How to make a Stuchlein – a looooong post!

So after making this stuchlein there are ofcourse some other things I want to try.
After reading the article on the St. Birgitta cap in Medieval textiles and clothing 4, I started thinking abou the construction of the undercap – as in the first layer. Since we never see what is under the outer layers of the wulsthaube the undercap is a mystery. The St. Birgitta cap has never really been dated. There is an ink writing on it that was added to the cap after 1500 according to an expert in handwriting. The cap is of an earlier style though, considering caps in artwork. It is most likely from the 14:th century.
However the caps construction makes it interesting for the stuchlein.
To tie the St. Birgitta cap to the head, you use a long loop that is attatched to the hood and wrap it around your head twice. This leaves no hanging ties that can poke out from your stuchlein…
I am not saying I think this is how the first layer of the stuchlein was consructed, but you do want a first layer that sits firmly on your head since if it glides – your whole stuchlein might be unstable and glide on your head.
The second thing I would do differently is to cut the veil to be draped before decoration larger than I did. Mine ended up being slightly to small and I needed to be inventive to make it work in the end.
Overall I am happy with this project. Inspite my tweak it turned out nice and I think it looks like in the woodcuts and paintings – even though I took detalis from here and there and the stuchlein is not a copy of one single headwear.

Me wearing my Stuchlein.
Back view.
Final result! And I am happy with how it turned out!

8 thoughts on “How to make a Stuchlein – a looooong post!

  1. Susan Mason

    Hello Katheryn,
    My name is Susan Mason (SCA- Katherine von Aachen). I was just looking at your documentation for your Stuchlein and was so excited to find the picture of the rear view. I think the it is the third row down and second in. Do you have the documentation for that picture?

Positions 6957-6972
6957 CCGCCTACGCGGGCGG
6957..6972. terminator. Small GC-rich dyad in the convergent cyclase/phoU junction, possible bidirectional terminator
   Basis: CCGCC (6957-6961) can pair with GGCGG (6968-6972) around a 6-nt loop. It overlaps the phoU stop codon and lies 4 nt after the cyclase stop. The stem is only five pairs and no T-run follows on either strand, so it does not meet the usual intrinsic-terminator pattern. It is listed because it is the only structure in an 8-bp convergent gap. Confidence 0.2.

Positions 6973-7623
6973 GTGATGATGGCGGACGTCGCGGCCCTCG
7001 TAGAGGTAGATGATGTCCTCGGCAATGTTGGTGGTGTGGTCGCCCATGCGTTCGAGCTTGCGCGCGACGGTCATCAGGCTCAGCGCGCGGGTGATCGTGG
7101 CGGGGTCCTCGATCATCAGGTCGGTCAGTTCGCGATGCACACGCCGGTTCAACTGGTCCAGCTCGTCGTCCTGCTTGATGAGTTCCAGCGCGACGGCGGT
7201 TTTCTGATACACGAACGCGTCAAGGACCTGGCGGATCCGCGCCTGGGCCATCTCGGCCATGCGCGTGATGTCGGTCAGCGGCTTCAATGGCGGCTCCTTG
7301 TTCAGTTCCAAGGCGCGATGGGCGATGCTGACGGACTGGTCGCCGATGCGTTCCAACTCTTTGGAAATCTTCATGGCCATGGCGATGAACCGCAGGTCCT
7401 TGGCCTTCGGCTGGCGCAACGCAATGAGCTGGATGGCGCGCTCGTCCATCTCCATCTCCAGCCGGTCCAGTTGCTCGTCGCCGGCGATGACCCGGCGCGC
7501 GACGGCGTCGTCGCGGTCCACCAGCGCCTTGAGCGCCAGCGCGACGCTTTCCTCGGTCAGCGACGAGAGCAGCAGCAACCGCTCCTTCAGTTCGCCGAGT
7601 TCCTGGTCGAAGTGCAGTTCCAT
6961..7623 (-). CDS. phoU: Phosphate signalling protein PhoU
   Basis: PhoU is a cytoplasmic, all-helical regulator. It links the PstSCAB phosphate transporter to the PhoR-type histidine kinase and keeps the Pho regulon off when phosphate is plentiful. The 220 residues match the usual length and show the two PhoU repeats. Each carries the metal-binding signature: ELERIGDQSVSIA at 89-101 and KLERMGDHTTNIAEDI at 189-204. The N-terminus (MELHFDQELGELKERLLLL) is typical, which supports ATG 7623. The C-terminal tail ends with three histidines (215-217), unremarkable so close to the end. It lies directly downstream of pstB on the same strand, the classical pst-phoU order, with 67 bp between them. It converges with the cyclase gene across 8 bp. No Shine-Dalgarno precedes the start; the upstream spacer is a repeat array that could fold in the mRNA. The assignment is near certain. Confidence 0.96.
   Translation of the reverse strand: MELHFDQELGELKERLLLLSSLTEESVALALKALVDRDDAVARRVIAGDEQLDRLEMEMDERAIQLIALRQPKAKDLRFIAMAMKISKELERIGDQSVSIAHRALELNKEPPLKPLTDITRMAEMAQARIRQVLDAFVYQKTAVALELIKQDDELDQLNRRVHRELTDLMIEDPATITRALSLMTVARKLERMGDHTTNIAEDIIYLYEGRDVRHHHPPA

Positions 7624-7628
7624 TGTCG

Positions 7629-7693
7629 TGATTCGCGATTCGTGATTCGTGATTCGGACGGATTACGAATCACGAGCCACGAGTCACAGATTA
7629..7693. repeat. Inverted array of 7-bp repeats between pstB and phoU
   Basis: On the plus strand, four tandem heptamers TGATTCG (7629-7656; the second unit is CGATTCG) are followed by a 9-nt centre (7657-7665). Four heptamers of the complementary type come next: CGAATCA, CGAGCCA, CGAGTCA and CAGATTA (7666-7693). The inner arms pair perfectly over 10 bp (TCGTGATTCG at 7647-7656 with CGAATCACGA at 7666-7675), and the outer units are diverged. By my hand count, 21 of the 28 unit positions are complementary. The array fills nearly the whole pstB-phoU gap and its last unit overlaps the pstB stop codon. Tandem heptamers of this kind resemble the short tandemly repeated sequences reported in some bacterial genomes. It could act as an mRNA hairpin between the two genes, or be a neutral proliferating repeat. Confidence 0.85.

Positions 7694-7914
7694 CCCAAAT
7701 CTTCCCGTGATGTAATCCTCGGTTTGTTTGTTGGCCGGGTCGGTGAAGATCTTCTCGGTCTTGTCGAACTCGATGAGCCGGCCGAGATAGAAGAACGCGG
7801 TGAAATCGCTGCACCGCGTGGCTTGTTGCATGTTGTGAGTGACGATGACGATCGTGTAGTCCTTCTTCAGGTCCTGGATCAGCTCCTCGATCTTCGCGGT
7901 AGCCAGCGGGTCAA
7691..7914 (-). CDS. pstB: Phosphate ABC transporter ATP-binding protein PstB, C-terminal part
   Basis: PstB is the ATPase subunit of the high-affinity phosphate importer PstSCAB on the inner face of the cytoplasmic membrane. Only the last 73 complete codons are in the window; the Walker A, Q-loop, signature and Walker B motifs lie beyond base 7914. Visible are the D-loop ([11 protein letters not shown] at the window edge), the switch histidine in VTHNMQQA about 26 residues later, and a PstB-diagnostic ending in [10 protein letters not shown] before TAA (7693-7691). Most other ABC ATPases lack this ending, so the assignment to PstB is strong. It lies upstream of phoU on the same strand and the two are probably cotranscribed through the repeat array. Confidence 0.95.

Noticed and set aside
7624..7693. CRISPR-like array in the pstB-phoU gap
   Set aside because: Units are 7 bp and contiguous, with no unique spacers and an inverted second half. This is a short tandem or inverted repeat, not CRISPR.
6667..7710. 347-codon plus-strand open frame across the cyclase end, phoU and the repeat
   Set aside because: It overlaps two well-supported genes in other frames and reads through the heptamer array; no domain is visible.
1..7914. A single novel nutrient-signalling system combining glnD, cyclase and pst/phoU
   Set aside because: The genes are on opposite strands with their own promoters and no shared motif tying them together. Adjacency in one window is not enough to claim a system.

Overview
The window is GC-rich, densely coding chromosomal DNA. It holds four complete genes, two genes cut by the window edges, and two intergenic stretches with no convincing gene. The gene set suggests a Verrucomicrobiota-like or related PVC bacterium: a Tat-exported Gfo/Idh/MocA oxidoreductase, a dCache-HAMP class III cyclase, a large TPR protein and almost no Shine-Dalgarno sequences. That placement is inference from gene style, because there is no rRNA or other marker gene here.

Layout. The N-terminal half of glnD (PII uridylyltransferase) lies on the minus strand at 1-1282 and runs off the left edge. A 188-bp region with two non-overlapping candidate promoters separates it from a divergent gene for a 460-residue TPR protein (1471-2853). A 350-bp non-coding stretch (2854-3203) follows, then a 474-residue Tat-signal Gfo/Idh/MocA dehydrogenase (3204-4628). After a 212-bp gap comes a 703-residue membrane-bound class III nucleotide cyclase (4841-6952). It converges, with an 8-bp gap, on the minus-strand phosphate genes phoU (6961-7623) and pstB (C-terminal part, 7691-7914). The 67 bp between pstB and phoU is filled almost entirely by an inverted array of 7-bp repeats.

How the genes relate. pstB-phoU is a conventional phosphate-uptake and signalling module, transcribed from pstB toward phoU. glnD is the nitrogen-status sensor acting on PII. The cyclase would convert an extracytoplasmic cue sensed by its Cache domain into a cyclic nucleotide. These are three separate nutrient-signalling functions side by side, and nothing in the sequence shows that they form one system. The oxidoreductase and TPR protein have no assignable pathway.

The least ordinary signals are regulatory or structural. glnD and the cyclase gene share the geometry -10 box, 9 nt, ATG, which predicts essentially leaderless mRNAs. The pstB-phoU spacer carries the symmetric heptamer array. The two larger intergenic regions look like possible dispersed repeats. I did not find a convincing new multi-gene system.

This past weekend I entered my Wulsthauben and Schleier (the one in the portrait of Katerina von Bora in her museum in Torgau. ) One of the judges was sure I had it wrong when I only had one binding strip hanging down and attached to the back. This is the picture I need to put in my documentation before the Kingdom Arts and Sciences competition.

    Thanks if you can help. And would you like a copy of my research?


    1. Hello! I would love a copy of your research!
      And I am sorry, I seem to have lost the name of the painter in all the months it took me to get around to do this post, but I do have a bigger portion of the painting that the picture in my post is croped from. Would you like that picture?
      I will do my best to find you more information!


  2. Wonderful article, thank you for posting it.

    Do you think, that a Stuchlein would be stable enough with short hair under it or does it require long hair for stability?


    1. As long as the first cap is done in a way so that you can tie it pretty hard on your head it shouldn’t matter is you have long or short hair. Make it so that it goes a bit lower down on your forehead for extra stability. The head wear should go low enough to cover your hairline anyway. 🙂

      1. Nice. I’ve been studying the paintings by Cranach (d.Ä) and almost every one of his paintings show the hairline under the (usually elaborate) headgear. Is that only because of the lack of the outermost layer of cloth or just another type of head cover?

      2. The Cranach paintings usually show a different headwear called goldhaube. The shape is different and they are golden/brown and sometimes have netting on top of the whole haube. The stuchlein makes the head look higher in the back – the goldhaube is usually rather flat at the top/back but has volume to the sides. Ofcourse there are goldhaubes that look like they have a wulst underneath and there are cranach paintings with stuchleins, but the typical cranach dress with the brustfleck and lacing in front is mostly seen with a goldhaube.

      3. Shows how much I know about 16th C Germany. 😉 The Stuchlein is prettier but the Goldhaube would be nice to embroider. I’ve never done 16th C before, and now I’ve been seeing so many beautiful paintings in Germanisches National Museum, that I’d like to give it a try. But research first! I’ve made the mistake of doing first and researching later too many times already.


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